Nike Founder's $500 Million Challenge Could Change U.S. Philanthropy

The $500 million challenge grant announced in September by Nike founder Phil Knight and his wife in support of Oregon Health & Science University's Knight Cancer Institute has the potential to change U.S. philanthropy, the Portland Tribune reports.

The challenge grant is unprecedented in that it stipulates that the OHSU Foundation raise $500 million in matching funds within two years — a condition of the grant that Knight did not discuss with OHSU officials before he made the announcement, the Tribune reports. No donor in the history of U.S. philanthropy has publicly attached such a large challenge grant to such a short matching period. Indeed, most challenge grants, which typically are announced late in a capital campaign, stipulate five- to seven-year match periods, Steven Lawrence, the Foundation Center's director of research, told the Tribune.

With the clock on the two-year deadline ticking, the OHSU Foundation will not have time to hire and train new fundraising staff to help with the effort. Instead, most of its current staff will be asked to focus on the Knight challenge, while outside consultants will be hired to handle its other fundraising efforts. Foundation president Keith Todd told the Tribune that he expects to raise about half the amount from donors in Oregon and half from donors outside the state. But fundraising experts interviewed by the Tribune said they doubted there is $250 million available in Oregon for the effort. Kevin Johnson, who heads Retriever Development Counsel and consults with Oregon philanthropists and foundations, told the Tribune that OHSU will need to think beyond just the United States. "It's going to force them to play on the national and world stage."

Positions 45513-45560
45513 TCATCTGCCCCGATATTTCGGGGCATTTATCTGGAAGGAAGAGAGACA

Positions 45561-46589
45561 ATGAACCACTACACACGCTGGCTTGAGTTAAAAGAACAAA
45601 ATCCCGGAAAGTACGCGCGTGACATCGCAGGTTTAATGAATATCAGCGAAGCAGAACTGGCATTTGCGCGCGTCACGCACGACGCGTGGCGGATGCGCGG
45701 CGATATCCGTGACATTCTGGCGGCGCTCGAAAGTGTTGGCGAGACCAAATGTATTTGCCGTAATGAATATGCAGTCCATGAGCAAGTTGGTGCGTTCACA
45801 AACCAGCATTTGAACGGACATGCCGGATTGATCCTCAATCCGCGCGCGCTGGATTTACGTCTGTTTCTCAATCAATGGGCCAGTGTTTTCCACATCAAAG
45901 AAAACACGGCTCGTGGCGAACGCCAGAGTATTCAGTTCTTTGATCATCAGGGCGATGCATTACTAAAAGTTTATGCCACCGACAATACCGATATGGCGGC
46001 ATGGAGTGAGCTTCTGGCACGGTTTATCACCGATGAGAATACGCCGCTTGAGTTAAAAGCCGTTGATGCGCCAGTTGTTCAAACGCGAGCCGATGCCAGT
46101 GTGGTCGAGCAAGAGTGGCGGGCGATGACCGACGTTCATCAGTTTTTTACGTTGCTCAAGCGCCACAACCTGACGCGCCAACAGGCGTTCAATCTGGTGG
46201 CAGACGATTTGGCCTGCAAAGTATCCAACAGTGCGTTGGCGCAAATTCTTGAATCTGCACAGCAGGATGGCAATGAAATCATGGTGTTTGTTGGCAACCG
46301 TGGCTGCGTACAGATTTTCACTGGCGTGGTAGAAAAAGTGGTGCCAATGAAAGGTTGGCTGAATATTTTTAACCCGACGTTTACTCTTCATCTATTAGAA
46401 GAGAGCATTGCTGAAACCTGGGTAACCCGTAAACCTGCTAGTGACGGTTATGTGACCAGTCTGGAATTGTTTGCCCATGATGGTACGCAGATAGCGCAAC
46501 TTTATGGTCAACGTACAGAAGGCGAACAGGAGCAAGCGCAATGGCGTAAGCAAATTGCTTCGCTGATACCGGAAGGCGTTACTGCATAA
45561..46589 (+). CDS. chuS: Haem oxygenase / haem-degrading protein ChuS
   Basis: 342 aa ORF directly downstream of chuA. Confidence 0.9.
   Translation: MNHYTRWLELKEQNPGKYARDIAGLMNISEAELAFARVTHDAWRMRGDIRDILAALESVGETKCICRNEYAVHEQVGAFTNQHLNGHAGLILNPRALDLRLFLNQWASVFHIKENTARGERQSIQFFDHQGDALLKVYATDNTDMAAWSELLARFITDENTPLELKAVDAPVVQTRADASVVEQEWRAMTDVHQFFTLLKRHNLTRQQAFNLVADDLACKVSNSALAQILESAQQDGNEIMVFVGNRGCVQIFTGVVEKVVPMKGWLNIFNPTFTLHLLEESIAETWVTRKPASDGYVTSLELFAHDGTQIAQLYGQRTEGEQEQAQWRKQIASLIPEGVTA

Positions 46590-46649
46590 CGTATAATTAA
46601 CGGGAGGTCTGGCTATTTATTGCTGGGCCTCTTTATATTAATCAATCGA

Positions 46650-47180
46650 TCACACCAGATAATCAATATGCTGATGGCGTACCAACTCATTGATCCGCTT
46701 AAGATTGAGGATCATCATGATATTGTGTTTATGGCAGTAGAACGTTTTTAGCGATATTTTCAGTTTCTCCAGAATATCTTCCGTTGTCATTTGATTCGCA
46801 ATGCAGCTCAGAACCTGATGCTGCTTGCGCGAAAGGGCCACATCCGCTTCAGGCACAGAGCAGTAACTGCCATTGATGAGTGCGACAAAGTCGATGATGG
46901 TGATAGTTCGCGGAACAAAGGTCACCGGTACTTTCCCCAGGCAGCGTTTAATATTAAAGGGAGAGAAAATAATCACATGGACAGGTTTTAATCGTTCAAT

At the same time, the challenge has other nonprofit leaders in the state worried about its impact on funding for their programs. "I'm sure a lot of nonprofits in Portland are wringing their hands right now, woe is us," said Larry Johnson, author of The Eight Principles of Sustainable Fundraising. "My response to them is that $500 million was never going to be available to them. People give what they want to give. This is actually going to grow philanthropy in Oregon if it's done right."

Still, some experts told the Tribune they don't believe the foundation will be able to raise the matching funds in time, while others predicted that if the university is close to raising the match at the end of two years, Knight will extend the deadline. All agreed, however, that if OHSU can raise $500 million in two years, it could change the face of philanthropy nationwide by raising the stakes in a field where even those whose job is to ask for large sums of money never imagined they would be asking for this much.

One of them, Greg Chaille, former president of the Oregon Community Foundation and a member of the OHSU Foundation board, said he likes the idea of finding a hundred people willing to pledge or give $5 million each to join a club that includes Phil Knight. "You're not meeting Knight's match," said Chaille. "You're joining together to attain a billion dollars. The more communal you can make this the easier the fundraising will be."

Peter Korn. "Who Gives?." Portland Tribune 10/17/2013.